Dr. X-Ray: Does it make financial sense in your practice? (Proceedings)
Three factors are essential to the practice of quality medicine and surgery:
If any one of these factors is missing or of substandard quality, patient care will suffer.
In this seminar, the second factor, equipment (specifically digital radiography) will be discussed. Unfortunately, equipment usually can't be purchased JUST because it contributes to high-quality care. It must also pay for itself. There isn't any question that digital radiography contributes to high quality care. There also isn't any question that, on the surface, it costs more. However, because the technology is different, there are cost savings from the change that will offset the additional equipment costs. All of these factors must be included in the analysis to determine if this new technology is right for your practice.As with any equipment purchase, it is first necessary to understand what the goal of the acquisition is in YOUR practice. Will the new equipment improve patient care? For example, the purchase of digital radiography may allow for more accurate diagnoses. Will the new equipment lower the operating costs related to the provision of services? The use of digital radiography may improve staff efficiency and lower staff costs because there are less retakes necessary and no time is needed to develop the radiographs. Will the new equipment increase revenues? Client perception of the digital technology plus better quality images may let you charge more than for conventional radiographs. Often, more than one of these goals is met with the acquisition of a single piece of equipment.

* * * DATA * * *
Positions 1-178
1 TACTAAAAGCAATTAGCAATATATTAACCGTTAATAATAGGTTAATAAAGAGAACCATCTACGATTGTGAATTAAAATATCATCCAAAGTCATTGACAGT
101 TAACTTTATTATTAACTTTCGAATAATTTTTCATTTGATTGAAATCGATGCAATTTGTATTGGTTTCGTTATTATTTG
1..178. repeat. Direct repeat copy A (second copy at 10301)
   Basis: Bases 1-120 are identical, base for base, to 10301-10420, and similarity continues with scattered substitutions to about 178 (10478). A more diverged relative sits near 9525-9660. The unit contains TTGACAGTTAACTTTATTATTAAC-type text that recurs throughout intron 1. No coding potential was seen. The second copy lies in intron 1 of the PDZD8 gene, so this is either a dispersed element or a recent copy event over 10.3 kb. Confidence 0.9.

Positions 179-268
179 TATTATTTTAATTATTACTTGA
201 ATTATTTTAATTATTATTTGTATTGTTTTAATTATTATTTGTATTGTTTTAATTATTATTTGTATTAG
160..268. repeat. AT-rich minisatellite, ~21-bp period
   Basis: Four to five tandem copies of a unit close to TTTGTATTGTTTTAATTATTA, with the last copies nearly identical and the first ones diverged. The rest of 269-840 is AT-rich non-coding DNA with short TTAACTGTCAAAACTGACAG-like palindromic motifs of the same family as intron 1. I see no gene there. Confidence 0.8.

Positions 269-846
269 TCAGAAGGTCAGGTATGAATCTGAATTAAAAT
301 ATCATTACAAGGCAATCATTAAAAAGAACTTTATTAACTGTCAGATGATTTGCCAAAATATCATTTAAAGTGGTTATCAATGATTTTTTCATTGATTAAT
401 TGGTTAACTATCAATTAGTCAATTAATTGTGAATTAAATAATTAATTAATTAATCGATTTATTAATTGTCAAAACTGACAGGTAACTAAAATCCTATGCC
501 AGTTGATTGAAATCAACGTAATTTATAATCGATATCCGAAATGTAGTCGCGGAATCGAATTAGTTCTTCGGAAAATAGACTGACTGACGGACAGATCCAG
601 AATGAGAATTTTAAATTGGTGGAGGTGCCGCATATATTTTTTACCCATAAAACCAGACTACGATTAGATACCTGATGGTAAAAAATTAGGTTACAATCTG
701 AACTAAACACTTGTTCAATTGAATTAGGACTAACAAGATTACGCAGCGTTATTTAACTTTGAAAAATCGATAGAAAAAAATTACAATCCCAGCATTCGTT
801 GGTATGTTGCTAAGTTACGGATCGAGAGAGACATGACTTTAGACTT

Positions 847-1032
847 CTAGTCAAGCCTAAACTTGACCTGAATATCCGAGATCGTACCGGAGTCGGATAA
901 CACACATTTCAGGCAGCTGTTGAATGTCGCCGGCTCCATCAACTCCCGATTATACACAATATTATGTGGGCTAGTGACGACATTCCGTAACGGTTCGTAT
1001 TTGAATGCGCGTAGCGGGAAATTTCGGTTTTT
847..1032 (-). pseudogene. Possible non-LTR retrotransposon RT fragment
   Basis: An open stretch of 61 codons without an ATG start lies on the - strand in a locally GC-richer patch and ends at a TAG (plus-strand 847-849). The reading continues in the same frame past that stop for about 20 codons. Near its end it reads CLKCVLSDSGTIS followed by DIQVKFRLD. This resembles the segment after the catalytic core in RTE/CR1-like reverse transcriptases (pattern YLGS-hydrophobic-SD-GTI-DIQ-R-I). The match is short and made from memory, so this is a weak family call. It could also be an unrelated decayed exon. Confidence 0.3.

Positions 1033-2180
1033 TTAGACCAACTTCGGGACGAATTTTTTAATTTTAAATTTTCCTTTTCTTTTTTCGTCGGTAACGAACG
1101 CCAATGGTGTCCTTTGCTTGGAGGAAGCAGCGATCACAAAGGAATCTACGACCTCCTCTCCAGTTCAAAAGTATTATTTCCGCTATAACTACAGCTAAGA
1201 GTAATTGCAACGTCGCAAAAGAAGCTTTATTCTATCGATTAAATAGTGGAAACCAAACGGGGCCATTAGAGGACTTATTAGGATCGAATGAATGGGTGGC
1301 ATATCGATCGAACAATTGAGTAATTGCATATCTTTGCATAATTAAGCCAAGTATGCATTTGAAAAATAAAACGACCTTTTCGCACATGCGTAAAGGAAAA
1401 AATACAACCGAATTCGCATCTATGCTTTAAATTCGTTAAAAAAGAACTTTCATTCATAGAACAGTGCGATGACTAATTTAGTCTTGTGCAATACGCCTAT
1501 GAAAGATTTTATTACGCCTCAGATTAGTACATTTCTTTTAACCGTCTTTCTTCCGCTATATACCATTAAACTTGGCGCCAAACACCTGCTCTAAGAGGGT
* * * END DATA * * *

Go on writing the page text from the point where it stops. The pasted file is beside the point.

There are many considerations, financial and managerial, associated with planning and implementing the purchase of new equipment. The decision to purchase some capital assets may be an easy one—for example, it may be clear that the practice needs a new anesthetic machine and even though this is a long term asset, its cost is not too great and the practice already uses this type of equipment daily therefore the decision is clear cut. The purchase of more expensive assets and those not previously used in the practice, however, requires more planning and forethought than does the purchase of equipment or supplies with a much shorter life.
There are a number of capital budgeting techniques that are extremely useful in analyzing the purchase of new equipment. These techniques can be used in contemplating the purchase of just one asset or in comparing the benefits of two different purchases (for example, computed radiography vs CCD digital systems.)
As with any analysis, good data is critical to good results. A number of variables will be used in these calculations such as the cost of the equipment, the additional annual costs associated with the asset (such as a service contract or supplies), the expected cost savings to be obtained from usage or the anticipated increase in revenues. If these items are not accurately estimated, the results of the acquisition analysis may be erroneous. For example, cost of equipment does not just include the sticker price. Other components of cost include tax, installation, training, and interest costs if the asset is financed.
Some of the more commonly used financial techniques are payback period analysis, net present value calculations, and breakeven analysis.
The payback period is the number of years necessary to breakeven on the purchase of the asset. After this point, the practice will start to realize a profit on the acquisition assuming the figures used in the analysis are accurate and reality conforms to the assumptions made in the analysis.
The payback period is calculated as:
Annual net income (i.e. revenue minus operating costs for a year)
The payback period is not the only tool that should be used in analyzing an asset purchase. Acquisitions with the shortest payback period may not be the ones that are ultimately the most profitable to the practice. It is also important to remember that the time value of money has not been factored into this calculation.
Net present value (NPV) analysis estimates the total cash outflows involved with the purchase of an asset compared to the total inflows. A positive outcome equals a profitable purchase. NPV analysis also incorporates the time value of money into the calculations.